• Administrative and technical customer service process impacts your brand in ways that are too often ignored

Customer Service & Technical Process : The Little Things Mean the Most to Your Brand

24 September, 2016

A recent interaction we had with a business (providing us with occasional service) underscored one of the most important beliefs we have here at iTristan Media Group. That a business' process and workflow will underscore how their customers feel about them far more than any visible branding, logo, or pretty marketing.

In the grand scheme of things this was really quite small – but the level of frustration it left us with has tainted our feeling toward that business. I confess this will come across as a bit of a rant.


This was – and is – completely preventable with the proper approach to account management, technology, automation and customer service.

In short, we were receiving incorrect messaging from this business that our payments attempts were "being declined"; the messages increasing in tone aggression and rhetoric each day threatening "suspension" and similar wording. For our part we knew that our payment should be going through, accounts in good standing, were clear for payment of this amount and so forth.

We responded to these messages accordingly. No returned response, ever. And yet the messages continued. When we finally heard back from someone, after five days, they were completely unaware of our responses.

We're a busy lot here. We prefer to spend time on our clients and products; making their businesses perform beyond expectations. Similarly, we need our providers to give us clear pictures of what they need from us quickly and efficiently. We don't want to babysit the simple administrative details of a provider's own internal day-to-day management.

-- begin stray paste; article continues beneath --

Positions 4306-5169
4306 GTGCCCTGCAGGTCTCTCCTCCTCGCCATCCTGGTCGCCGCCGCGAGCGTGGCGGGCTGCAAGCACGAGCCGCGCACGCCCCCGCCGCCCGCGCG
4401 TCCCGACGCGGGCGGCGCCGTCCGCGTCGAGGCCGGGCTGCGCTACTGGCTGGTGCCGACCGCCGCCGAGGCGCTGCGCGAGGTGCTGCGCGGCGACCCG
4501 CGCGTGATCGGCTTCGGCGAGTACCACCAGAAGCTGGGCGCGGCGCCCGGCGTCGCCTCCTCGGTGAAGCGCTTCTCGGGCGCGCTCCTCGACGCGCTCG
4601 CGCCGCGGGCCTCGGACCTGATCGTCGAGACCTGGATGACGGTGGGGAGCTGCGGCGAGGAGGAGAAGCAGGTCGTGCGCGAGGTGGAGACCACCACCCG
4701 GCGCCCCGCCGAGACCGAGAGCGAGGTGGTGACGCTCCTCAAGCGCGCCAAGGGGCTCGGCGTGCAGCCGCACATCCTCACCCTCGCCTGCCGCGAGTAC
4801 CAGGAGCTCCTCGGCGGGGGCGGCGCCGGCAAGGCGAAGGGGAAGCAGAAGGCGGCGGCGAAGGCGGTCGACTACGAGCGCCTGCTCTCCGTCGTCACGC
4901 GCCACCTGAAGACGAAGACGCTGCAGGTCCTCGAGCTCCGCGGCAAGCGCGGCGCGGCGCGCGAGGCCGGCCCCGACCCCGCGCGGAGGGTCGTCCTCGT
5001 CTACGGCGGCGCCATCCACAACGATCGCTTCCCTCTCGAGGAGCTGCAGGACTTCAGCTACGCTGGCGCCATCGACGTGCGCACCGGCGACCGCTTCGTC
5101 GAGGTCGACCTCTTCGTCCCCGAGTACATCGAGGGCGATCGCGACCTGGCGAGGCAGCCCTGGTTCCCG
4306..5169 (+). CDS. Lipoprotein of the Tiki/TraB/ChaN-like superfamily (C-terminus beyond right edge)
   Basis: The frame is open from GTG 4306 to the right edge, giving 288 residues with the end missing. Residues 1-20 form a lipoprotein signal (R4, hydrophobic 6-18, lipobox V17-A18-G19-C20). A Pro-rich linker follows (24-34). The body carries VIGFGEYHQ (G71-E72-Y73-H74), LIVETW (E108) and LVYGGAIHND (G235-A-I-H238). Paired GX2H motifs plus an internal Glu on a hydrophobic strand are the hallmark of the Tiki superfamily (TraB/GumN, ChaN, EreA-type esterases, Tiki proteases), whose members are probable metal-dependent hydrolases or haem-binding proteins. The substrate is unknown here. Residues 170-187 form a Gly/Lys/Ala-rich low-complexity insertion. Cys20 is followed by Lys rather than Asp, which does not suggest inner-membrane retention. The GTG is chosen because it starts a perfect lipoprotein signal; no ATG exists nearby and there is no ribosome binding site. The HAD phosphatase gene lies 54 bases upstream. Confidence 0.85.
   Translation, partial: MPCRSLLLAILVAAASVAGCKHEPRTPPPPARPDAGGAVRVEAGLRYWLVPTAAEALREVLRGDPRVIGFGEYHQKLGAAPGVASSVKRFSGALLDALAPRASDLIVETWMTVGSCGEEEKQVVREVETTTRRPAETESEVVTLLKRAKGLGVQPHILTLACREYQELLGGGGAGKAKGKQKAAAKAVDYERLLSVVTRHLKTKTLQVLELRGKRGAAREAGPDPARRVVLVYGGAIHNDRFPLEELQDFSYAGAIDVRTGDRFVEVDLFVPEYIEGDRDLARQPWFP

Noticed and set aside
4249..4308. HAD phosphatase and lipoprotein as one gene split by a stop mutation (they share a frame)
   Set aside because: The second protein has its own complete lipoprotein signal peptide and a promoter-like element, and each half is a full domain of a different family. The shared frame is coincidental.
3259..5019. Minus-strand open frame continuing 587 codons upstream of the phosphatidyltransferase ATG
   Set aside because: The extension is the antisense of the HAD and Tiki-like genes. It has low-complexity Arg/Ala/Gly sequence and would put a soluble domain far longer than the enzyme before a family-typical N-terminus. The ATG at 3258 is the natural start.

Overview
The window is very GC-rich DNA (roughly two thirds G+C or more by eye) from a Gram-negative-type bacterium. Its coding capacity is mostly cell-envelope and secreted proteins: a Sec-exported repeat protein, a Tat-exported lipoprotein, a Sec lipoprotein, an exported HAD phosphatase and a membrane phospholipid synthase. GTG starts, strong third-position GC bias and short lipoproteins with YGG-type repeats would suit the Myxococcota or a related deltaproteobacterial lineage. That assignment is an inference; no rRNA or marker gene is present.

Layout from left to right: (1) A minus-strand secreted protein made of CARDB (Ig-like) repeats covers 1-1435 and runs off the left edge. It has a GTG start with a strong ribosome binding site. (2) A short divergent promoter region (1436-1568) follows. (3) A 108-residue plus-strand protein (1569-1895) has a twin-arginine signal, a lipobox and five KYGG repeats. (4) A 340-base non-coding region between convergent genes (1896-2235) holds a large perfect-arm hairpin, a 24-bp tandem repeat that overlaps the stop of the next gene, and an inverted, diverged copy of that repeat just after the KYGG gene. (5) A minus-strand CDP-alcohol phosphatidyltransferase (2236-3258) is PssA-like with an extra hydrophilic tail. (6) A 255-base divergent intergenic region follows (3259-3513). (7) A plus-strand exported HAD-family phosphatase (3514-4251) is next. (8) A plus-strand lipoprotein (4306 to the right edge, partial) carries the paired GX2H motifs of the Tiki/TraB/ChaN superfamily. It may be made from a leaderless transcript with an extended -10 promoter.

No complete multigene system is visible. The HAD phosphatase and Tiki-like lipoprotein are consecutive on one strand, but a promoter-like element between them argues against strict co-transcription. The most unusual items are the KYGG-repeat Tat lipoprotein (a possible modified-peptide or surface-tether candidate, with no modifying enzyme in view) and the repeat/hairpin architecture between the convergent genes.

Ultimately this came down to two important problems with this vendor's handling of our account : 

  1. They had no management of our emailed responses – they just never responded by human or automation
    Either an email message is accepted or it's not. When we responded to their "info@" customer service email we expect that this address – as opposed to a "noreply@" address – is being received by customer service. At the very least would return an automated response with our next step options. But nothing, silence.
  2. Their account management was providing us with incorrect information
    The issue was simply an expired credit card. But they never said that.
    Their customer service messaging lumped us is with the "declined payment" messaging, treating the issue, and us, as a "delinquent" client with all the aggressive escalating rhetoric. But they never provided clear messaging about the expiry, anything about the expiry actually. As a result we were never reminded that we simply may not have updated our payment information. It was that simple.

Put those two issues together over five days of this, and you have one very frustrated client. You think we're going to remember this? Absolutely. Why? Because this struck at the heart of our amygdala and has now made a lasting impression.

This is now their brand for us. Their administrative and technical customer service process has impacted their brand – for a very long time, possibly forever. For something as simple as an expiry date. For what it's worth we make sure that we have specific messaging that goes out to our clients when their card is approaching expiry; and wherever possible we look to make sure that messaging is as clear and to the point for our clients' needs and situation as possible at the right moment.

And that will never stop; it can always improve so we constantly look to evolve and help our clients do the same. This situation has underscored the need for us to be even more vigilant over those processes for ourselves and our clients.

</end rant>


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